- once a month, four to six episodes are recorded.
- the shows are aired in partnership with four different broadcasters across Rwanda (similar partnerships are in place in Burundi and DRC).
- every Wednesday and Friday at 8:45pm, the episodes air

A team from Yale University has been studying the efficacy of this ENE enterprise (Entertainment and Education, or "Edutainment"). They did pre-tests in communities before the program aired, and have done follow-up studies with controls. Albert called their testing "sly", with a smile.

For example, a radio is given to to villages, and they are told "here is a radio, you are free to share it on your own terms.". In the community that didn't listen to the radio show, arguments ensued. In the community that listened to the show, the radio was shared effectively. Conclusion: the radio show had taught mediation skills to the community.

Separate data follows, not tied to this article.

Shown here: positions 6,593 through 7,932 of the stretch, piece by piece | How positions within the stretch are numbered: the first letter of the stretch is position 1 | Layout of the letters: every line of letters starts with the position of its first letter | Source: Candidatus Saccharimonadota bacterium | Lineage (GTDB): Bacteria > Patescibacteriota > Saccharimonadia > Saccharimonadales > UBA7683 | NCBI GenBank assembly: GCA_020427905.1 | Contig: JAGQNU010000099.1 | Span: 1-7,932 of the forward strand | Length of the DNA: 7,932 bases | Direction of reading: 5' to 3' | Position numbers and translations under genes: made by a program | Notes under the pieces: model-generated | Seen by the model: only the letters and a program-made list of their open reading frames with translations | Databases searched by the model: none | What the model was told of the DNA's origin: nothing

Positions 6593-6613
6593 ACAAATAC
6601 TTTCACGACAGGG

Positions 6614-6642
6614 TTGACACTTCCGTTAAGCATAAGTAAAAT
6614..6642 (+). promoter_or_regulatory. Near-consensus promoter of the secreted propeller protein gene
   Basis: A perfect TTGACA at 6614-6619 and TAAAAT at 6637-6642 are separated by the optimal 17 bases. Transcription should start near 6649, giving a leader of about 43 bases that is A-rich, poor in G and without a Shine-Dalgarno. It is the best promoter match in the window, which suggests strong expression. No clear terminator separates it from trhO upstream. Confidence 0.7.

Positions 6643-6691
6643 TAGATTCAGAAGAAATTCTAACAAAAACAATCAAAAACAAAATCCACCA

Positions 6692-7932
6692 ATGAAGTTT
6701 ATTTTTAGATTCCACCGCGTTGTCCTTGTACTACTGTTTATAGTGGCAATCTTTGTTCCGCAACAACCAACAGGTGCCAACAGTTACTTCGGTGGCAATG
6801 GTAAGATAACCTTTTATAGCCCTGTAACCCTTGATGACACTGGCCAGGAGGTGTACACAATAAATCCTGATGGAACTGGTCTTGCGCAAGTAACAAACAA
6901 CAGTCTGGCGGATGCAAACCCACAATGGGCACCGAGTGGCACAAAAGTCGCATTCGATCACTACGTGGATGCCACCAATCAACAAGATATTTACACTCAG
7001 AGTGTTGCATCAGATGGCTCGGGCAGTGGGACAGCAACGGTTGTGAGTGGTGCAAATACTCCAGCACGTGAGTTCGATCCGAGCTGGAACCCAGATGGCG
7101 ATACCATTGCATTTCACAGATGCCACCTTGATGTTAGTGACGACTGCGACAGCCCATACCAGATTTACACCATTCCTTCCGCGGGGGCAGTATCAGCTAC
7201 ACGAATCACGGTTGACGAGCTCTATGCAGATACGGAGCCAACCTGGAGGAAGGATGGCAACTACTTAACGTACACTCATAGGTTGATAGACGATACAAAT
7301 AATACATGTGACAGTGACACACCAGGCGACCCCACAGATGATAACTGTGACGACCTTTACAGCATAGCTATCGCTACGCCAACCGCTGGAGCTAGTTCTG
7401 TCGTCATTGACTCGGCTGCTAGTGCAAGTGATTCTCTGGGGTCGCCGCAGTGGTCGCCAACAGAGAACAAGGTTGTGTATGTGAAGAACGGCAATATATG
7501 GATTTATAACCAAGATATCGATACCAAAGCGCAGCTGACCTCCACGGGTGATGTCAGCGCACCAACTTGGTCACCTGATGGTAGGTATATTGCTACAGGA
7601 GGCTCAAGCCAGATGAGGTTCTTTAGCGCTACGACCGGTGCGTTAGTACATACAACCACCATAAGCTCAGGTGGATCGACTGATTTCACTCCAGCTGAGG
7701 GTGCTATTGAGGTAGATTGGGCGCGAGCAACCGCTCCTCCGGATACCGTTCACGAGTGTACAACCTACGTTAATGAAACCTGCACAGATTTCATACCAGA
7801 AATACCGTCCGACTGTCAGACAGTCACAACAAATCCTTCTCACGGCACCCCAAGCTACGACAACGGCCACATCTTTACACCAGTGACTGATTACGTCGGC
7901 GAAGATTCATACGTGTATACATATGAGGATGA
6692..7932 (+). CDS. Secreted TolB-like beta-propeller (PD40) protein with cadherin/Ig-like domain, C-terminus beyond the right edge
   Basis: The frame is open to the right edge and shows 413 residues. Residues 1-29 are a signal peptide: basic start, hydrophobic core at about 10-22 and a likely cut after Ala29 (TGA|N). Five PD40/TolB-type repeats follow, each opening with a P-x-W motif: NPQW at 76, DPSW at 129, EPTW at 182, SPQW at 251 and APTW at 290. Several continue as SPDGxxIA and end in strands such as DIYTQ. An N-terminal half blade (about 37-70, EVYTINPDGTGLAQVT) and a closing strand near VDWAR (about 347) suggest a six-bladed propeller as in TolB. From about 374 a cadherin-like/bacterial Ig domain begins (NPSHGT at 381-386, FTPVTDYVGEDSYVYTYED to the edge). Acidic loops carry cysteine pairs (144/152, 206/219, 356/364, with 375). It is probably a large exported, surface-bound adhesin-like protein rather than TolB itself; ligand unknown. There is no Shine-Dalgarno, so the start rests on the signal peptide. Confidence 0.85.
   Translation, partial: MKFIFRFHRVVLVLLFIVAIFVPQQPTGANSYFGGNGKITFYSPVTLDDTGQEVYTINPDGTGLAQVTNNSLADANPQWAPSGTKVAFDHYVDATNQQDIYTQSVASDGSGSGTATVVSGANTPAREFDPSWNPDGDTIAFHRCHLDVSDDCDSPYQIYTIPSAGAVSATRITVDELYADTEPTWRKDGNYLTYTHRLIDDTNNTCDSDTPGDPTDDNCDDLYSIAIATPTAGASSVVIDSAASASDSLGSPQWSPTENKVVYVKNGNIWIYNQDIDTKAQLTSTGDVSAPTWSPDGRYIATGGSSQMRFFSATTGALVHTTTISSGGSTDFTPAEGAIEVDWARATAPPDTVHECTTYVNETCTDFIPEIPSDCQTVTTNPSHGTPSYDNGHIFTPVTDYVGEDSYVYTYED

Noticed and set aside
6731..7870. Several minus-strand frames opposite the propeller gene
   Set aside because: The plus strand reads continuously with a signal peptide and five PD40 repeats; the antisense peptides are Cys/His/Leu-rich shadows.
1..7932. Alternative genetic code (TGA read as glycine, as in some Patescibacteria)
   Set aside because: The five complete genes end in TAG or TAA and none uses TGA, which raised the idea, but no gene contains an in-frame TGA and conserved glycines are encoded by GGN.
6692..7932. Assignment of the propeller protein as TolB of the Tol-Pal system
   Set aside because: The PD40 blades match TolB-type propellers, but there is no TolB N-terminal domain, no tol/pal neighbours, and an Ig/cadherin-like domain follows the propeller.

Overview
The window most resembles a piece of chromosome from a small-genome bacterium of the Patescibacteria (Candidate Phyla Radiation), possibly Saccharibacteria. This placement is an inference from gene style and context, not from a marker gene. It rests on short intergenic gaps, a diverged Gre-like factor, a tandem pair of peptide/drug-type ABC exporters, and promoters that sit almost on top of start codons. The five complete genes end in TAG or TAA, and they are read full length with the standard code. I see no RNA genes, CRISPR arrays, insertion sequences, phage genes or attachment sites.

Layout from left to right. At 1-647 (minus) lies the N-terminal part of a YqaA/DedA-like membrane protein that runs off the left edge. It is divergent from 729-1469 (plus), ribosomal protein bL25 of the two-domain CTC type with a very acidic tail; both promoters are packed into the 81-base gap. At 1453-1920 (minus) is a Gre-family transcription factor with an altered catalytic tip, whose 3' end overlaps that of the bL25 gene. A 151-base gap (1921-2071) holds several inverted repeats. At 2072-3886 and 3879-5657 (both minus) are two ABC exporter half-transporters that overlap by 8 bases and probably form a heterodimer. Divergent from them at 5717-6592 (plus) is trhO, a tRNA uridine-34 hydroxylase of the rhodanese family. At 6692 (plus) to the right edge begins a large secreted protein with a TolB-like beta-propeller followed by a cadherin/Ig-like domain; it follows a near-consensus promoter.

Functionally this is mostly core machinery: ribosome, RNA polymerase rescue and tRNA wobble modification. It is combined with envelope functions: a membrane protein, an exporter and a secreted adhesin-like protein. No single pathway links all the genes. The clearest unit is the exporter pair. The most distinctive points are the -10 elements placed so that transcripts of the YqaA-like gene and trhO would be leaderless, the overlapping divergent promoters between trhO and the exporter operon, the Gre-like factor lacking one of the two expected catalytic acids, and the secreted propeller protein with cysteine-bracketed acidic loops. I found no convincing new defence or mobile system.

La Benevolencija allows targets elites with a different kind of programing: debate shows. Intellectuals and politicians are invited to discuss topics related to Rwanda's situation. These debates are popular among the educated, political class, and are also aired on the radio.

The whole enterprise employs a strategy of transparency - and they partner with government. This is unusual for an NGO, and is part of their project (there is much resentment in Afirca of the NGO culture - too often a kind of neo-colonialism). Transparency and engagement seem key. As Albert said to us, "If we don't involve someone, it means we don't want them to change." 

And change is the necessity for Rwanda.

The show is so popular that live broadcasts can fill football stadiums.

2) The Kigali Genocide Memorial Museum